ECONOMYNEXT – The Sri Lankan government will begin experimenting on processes to preserve rambutan and durian as a part of a national fruit production drive to popularise fruit consumption among the island’s youth, an official said.
Government studies will look for ways to have the fruits available for year-around consumption, Ministry of Agriculture Secretary B. Wijayaratne told a roundtable event of the South Asia Food & Nutrition Security Initiative held by the World Bank in Colombo.
Street vendors selling large piles of rambutan and durian is a common sight in Colombo during the months of June and July, but the fruits have a low shelf life.
While other fruits have become less popular among the youth, rambutan and durian are still consumed in large quantities, according to Wijayaratne.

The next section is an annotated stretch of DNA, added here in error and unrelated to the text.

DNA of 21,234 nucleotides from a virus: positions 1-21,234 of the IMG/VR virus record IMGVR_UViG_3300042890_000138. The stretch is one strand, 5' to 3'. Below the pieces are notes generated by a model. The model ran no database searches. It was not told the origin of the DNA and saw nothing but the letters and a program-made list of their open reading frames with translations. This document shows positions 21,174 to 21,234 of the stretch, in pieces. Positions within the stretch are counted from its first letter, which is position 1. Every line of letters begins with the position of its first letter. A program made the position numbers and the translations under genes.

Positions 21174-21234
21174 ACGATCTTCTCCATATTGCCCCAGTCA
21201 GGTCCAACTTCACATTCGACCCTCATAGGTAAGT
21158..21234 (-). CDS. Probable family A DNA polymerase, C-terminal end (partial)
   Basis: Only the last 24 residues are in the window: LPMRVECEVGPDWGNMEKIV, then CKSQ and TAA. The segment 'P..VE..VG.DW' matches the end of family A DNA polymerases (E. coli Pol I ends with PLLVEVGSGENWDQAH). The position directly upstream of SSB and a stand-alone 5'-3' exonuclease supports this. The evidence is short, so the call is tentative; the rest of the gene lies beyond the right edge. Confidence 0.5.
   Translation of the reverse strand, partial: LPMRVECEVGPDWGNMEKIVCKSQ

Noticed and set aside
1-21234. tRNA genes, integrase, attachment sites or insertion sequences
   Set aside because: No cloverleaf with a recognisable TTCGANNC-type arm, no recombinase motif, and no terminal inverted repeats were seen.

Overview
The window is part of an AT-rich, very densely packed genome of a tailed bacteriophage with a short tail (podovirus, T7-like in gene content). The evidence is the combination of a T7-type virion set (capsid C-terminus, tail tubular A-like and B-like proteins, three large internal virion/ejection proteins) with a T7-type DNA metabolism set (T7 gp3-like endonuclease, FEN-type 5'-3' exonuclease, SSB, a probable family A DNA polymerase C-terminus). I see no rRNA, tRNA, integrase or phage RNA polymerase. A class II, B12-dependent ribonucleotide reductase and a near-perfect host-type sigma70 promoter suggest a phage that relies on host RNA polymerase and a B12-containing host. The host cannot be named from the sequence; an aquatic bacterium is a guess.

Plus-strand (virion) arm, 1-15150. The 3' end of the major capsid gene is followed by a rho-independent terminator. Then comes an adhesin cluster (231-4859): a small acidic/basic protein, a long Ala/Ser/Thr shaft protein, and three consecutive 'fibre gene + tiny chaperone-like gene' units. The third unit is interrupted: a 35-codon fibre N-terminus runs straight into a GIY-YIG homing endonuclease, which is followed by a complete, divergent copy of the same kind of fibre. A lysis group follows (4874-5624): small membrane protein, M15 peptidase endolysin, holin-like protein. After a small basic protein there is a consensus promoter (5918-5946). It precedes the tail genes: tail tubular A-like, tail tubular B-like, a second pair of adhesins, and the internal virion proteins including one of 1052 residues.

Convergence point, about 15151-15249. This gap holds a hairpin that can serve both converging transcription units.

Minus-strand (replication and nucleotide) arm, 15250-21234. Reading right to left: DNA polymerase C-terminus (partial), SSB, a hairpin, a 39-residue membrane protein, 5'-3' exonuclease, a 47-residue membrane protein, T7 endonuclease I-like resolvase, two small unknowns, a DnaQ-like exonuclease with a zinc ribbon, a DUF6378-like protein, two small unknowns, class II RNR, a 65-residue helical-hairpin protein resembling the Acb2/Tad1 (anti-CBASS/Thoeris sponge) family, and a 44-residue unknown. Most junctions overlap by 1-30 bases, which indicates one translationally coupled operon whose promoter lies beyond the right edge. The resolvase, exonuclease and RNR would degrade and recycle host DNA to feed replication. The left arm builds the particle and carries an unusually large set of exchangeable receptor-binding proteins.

"The X and Y Generations, are reluctant to eat fruit. Why? Because it’s a fashion. Therefore, our ministry has taken the initiative to introduce the fruit milling system, and tomorrow, there will be a meeting held by our minister to discuss how to process rambutan and durian,” he said.
The Ministry of Agriculture has already bought machinery to start trials to preserve fruit.
“Very recently, we purchased new machines for the Department of Agriculture for some research and studies to see how the fruit can be kept for consumption in the off-season,” Wijayaratne said.
While dehydrating, freezing or canning rambutan and durian have been the most popular methods of preserving these fruits in their native South East Asia, recently, innovative techniques such as the production of jams and ice creams have been established.
(COLOMBO, June 25, 2018)